You are already certain they would blab your news to the entire world, and risk damaging your standing in the eyes of your boss.

If they are truly supportive people in your life they will understand you keeping this under wraps. Enjoy your party and holiday!
posted by hush at 6:37 PM on December 12, 2013

I made sure my coworkers got their hardware upgrade before me. I took time out of my day to go over / stealth train my co-workers on some of my responsibilities. I documented the snot out of everything I could and told them where things were. I organized my email. I made it clear that each of the people I worked with heard something good about them from me.

When the announcement came that I was leaving - they all suddenly understood - and they really really appreciated understanding that I was going out of my way for them and that I thought of them on the way out.

Show everyone your merry side this holiday party. Toast each of your coworkers in private. Make them shine in the eyes of their peers. Your girlfriend will be amazed at your care for your co-workers. Tell your best friend that you need to catch up for a beer some time in January - just the two of you. On the ride home you can let your girlfriend know that you are leaving your company in January and that she needs to NOT say anything about it - period.

Your best friend gets a few days to enjoy the glow of your compliments. Then in January, when your boss makes the announcement, that's when you've made sure that you and your best friend have a beer scheduled for that night. They'll have that moment of loss from knowing that you are leaving them, but they'll be happy for you and they'll have the opportunity to see that you took special time for them.

On the day you leave have linkedin recommendations written for all your co-workers. Then update your profile with your new position.
posted by Nanukthedog at 6:53 PM on December 12, 2013 [14 favorites]

I have had to do this also, minus the girlfriend part. Boss asked me to keep it quiet (they said they did it because they were trying to convince me to stay and wanted to give me the opportunity to change my mind, I think it was also partially to stop my other colleagues from getting the same idea), so I did. Except after a while I did tell one of my friends at the office who I knew I could trust to keep it quiet, and not to another friend who I knew would be resentful and gossip. They let me announce it more widely with a week to go, when I was needing to do some handover. Everything worked out fine.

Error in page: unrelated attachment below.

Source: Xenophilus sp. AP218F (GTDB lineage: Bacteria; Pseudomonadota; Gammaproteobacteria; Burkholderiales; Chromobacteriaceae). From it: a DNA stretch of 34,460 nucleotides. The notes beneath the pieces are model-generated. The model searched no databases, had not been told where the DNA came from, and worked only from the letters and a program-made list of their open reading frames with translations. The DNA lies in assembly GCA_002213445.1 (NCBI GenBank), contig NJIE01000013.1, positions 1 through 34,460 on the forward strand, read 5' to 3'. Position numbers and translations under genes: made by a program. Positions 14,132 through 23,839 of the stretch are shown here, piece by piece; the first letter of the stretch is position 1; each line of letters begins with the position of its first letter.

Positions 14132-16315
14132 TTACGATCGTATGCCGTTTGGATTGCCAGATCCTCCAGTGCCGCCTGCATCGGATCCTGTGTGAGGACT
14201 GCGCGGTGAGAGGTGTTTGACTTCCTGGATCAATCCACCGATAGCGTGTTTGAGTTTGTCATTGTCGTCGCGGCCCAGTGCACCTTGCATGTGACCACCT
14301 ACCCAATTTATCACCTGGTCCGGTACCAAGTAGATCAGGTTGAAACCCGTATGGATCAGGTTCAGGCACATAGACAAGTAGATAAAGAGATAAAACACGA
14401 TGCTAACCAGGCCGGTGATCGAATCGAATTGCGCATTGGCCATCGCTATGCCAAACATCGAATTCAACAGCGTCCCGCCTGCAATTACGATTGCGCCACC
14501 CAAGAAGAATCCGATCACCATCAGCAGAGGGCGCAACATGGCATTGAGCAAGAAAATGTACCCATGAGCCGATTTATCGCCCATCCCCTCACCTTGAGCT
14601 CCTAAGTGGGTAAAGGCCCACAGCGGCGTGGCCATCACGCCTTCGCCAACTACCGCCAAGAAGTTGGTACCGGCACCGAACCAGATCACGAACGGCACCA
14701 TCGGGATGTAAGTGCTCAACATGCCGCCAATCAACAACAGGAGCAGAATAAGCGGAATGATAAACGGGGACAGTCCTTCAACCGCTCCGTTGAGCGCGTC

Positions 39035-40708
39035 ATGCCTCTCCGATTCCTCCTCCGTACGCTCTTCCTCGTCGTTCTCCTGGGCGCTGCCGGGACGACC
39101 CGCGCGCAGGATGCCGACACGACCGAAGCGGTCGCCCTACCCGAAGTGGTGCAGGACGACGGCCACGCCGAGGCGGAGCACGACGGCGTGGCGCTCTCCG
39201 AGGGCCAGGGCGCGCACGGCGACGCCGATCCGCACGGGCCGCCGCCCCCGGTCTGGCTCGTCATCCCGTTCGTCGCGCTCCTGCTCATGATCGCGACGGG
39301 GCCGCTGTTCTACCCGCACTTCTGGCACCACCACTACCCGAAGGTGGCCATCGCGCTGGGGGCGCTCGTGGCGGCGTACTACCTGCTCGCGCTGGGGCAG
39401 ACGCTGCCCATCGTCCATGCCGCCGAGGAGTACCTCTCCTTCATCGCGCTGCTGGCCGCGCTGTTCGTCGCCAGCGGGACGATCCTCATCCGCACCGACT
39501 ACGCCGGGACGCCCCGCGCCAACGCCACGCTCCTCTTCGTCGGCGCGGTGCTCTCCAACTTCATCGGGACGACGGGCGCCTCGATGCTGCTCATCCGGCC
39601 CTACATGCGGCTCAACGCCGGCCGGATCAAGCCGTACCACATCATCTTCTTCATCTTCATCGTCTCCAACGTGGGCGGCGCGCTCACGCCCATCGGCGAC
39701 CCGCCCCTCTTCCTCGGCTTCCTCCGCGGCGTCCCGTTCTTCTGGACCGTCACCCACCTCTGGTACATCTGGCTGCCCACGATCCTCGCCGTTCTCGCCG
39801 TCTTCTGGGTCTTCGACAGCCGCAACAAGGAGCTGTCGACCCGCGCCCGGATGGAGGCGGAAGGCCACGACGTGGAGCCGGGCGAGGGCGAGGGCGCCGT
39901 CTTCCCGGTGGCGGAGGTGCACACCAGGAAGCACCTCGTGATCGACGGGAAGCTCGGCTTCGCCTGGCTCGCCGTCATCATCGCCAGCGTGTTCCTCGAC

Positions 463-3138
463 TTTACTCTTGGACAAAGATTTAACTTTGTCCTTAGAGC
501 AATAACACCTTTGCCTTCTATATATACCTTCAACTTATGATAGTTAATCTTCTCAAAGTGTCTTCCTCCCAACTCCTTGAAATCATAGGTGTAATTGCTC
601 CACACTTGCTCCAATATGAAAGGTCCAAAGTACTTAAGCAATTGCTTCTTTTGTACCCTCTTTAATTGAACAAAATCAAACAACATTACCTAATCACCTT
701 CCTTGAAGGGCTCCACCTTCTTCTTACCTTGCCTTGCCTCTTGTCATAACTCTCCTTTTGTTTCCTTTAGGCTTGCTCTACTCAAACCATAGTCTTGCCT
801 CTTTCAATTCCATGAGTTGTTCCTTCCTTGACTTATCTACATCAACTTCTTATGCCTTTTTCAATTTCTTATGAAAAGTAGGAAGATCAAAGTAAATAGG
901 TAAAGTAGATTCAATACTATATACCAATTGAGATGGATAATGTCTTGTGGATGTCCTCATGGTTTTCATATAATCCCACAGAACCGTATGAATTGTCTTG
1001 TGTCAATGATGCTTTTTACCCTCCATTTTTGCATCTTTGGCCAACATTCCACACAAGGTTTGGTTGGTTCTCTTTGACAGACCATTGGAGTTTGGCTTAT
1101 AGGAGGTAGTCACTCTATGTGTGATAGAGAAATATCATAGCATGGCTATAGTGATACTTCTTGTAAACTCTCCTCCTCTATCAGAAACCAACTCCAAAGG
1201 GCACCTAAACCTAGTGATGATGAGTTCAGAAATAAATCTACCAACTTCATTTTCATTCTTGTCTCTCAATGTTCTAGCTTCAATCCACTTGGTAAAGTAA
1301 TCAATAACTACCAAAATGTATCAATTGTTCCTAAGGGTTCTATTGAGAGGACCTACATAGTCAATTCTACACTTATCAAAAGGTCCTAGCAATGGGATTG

posted by Joe Chip at 6:57 PM on December 12, 2013

You need to decide for yourself which is more important to you: staying on good terms with your present boss, or staying on good terms with the people you actually work with and others close to you like your girlfriend.

I would personally not be spending more than two seconds thinking that one over, because I have a longstanding personal policy where anybody who explicitly requires me to make a forced choice between staying on good terms with them and staying on good terms with some other person has just lost that contest.

What can he do? Sack you?
posted by flabdablet at 9:17 PM on December 12, 2013 [3 favorites]

but my friend will know as soon as I tell her, so it's sort of implied. If I tell my girlfriend, soonafter everybody in the company will know.

So your girlfriend being indiscreet *is* a problem. Because this isn't normal.

I can understand your boss not wanting you to discuss this at work. I think it's a wee bit unreasonable given he's likely doing it to cover his arse but, at the same time, your networking and future career ruminations aren't relevant to your current job so there's no reason for you to be discussing them at work anyway. So yeah, be professional and keep this to yourself at work (and office Christmas parties count as 'work' generally).

But your company gets no say over your discussing your personal life outside of work. And resigning a job is a personal decision with all kinds of implications for your overall life, discussing it with your girlfriend and close friends outside of work is a reasonable, normal thing to do. Sure, your company can tell you not to discuss the nature of the work you're doing or whatever other privacy concerns are relevant to your actual job duties (my husband has worked for the military, I know how it goes), but this is not that. Personally I've never resigned any job without my boyfriend/now-husband knowing about it first because I don't make those kinds of decisions without his input.

Except that your girlfriend and best friend apparently can't keep their mouths shut and won't keep this outside of work where it belongs. So you're kind of stuck not being able to tell them since they won't behave appropriately. Not really your bosses fault unfortunately.

(and really, if your friend wants to resign there's nothing stopping them making up their own mind about that one)
posted by shelleycat at 11:09 PM on December 12, 2013 [8 favorites]

Your clarification didn't address what I consider to be an important question here: Since you knew your friend intended to resign at the same time as you, why did you not tell your friend that you were about to resign?